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Symmetric Frobenius algebras arise everywhere, but the non-symmetric variety seem difficult to come by. Are there any natural examples/constructions that produce non-symmetric Frobenius algebras in FVect, or perhaps in some more exotic category?

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4 Answers 4

Here are a couple of "natural" constructions that produce Frobenius algebras over a field that are not necessarily symmetric.

(A) The trivial extension algebra of any algebra $A$ is defined to be $A\oplus DA$, where $DA$ is the vector space dual of $A$, with multiplication $(a,\phi)(b,\theta)=(ab,a\theta+\phi b)$ using the natural $A$-bimodule structure on $DA$. This is a symmetric algebra, but if you twist the action of $A$ on $DA$ on one side by an algebra automorphism of $A$, then you get a Frobenius algebra which is not in general symmetric.

(B) If $A$ is a Frobenius algebra with an action of a finite group $G$, then the skew group algebra $A\ast G$ is a Frobenius algebra which is not necessarily symmetric, even if $A$ is.

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Another construction is the preprojective algebra of a Dynkin quiver (a quiver such that the underlying graph is Dynkin).

Such an algebra is Frobenius but not in general symmetric, see for instance Erdmann, Karin; Snashall, Nicole, On Hochschild cohomology of preprojective algebras. I.

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Though "natural" isn't a mathematical term with a strict meaning here, it's worth considering the work of Larson and Sweedler on finite dimensional Hopf algebras in Amer. J. Math. 91 (1969), 75-94. One gets many examples of such Hopf algebras by forming the restricted enveloping algebra of a finite dimensional restricted Lie algebra over a field of prime characteristic. These are always Hopf algebras, therefore automatically Frobenius algebras (Larson-Sweedler), but they may fail to be "unimodular" and thus fail to be "symmetric" in the sense of Nesbitt. This theme was further refined in a note of mine here.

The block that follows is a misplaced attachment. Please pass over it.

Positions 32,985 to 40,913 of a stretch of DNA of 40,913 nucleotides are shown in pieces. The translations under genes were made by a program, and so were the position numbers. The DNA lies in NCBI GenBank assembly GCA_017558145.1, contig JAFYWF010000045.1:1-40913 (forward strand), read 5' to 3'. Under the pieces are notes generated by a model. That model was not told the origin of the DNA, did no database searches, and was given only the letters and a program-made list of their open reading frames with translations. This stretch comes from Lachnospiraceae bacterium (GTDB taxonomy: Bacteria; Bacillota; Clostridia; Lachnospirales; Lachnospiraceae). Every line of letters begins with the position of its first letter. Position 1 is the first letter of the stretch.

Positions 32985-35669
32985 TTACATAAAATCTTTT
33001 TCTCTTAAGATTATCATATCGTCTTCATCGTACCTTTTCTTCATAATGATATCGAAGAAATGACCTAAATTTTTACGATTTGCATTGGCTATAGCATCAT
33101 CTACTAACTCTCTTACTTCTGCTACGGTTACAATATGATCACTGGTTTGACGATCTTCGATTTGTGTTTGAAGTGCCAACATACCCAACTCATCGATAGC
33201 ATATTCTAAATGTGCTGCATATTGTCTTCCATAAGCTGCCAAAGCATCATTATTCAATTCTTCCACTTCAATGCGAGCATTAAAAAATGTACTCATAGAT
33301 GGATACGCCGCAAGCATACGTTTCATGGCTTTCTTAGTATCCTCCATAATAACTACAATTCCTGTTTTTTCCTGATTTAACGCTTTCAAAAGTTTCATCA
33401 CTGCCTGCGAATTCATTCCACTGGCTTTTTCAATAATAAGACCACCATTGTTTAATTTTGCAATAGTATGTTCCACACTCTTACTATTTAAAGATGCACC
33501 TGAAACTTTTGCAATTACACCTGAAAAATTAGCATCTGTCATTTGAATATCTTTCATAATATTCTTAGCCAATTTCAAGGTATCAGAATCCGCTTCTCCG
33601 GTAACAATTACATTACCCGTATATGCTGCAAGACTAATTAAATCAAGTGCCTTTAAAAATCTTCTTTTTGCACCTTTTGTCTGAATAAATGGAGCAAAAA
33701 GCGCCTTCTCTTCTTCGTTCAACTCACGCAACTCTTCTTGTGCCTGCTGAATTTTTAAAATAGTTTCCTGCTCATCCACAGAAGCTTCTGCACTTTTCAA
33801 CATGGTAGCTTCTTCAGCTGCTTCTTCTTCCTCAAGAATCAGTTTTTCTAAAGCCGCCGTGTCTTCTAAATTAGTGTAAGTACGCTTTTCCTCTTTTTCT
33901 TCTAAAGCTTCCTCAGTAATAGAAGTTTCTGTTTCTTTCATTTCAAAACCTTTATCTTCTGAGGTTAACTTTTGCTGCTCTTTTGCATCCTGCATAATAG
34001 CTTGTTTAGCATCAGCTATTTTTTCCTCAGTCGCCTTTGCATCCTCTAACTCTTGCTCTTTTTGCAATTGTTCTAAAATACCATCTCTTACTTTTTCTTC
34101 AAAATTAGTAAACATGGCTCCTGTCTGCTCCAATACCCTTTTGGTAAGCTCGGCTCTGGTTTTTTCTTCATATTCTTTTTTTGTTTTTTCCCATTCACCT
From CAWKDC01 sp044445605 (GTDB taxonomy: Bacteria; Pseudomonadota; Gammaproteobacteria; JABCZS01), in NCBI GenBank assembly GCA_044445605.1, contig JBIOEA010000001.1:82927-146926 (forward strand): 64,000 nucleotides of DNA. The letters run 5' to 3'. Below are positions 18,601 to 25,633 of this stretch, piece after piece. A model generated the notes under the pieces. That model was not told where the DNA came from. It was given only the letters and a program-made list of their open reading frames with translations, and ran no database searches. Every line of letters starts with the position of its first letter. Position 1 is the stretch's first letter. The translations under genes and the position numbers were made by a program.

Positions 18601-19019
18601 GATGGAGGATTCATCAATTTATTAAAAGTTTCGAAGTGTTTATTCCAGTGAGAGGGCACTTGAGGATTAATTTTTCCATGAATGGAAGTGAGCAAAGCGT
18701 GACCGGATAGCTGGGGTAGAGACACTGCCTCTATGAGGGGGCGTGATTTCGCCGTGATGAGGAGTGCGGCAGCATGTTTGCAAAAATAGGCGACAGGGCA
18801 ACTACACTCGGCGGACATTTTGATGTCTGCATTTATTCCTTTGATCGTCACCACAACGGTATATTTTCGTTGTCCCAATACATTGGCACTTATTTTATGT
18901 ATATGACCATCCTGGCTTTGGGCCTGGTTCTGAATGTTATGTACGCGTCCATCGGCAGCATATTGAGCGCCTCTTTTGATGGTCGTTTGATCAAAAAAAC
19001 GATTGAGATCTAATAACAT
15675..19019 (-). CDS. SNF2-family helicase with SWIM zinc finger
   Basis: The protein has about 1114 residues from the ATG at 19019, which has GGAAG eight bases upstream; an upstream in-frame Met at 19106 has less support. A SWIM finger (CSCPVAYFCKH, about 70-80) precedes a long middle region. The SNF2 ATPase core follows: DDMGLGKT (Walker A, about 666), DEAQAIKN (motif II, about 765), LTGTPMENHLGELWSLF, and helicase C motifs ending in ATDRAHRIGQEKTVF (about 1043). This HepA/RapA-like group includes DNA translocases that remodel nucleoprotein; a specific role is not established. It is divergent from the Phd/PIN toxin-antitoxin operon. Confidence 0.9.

[EDIT] An example mentioned by Larson-Sweedler is itself fairly natural: the unique up to isomorphism nonabelian (not nilpotent, but solvable) 2-dimensional Lie algebra over a field, with a basis $x,y$ and nonzero commutator $[xy] = x$. In characteristic $p>0$ this yields a restricted Lie algebra structure with $x^{[p]} = 0$ and $y^{[p]} = y$. Its restricted enveloping algebra is a Hopf algebra of dimension $p^2$, hence Frobenius but not unimodular and thus not symmetric.

On the other hand, it's certainly true that group algebras of finite groups and restricted enveloping algebras of many well-behaved Lie algebras do turn out to be symmetric. However, it's often rather subtle to prove this in cases involving Lie algebras and quantum groups.

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While symmetric Frobenius algebras in symmetric monoidal categories play a role in 2D TFT, Frobenius algebras in symmetric monoidal categories with "Nakayama automorphism" which is an involution play a role for TQFT on spin surfaces. The symmetric ones (i.e. trivial Nakayama automorphism") give exactly TFTs not depending on the spin structure, see http://arxiv.org/abs/1402.2839

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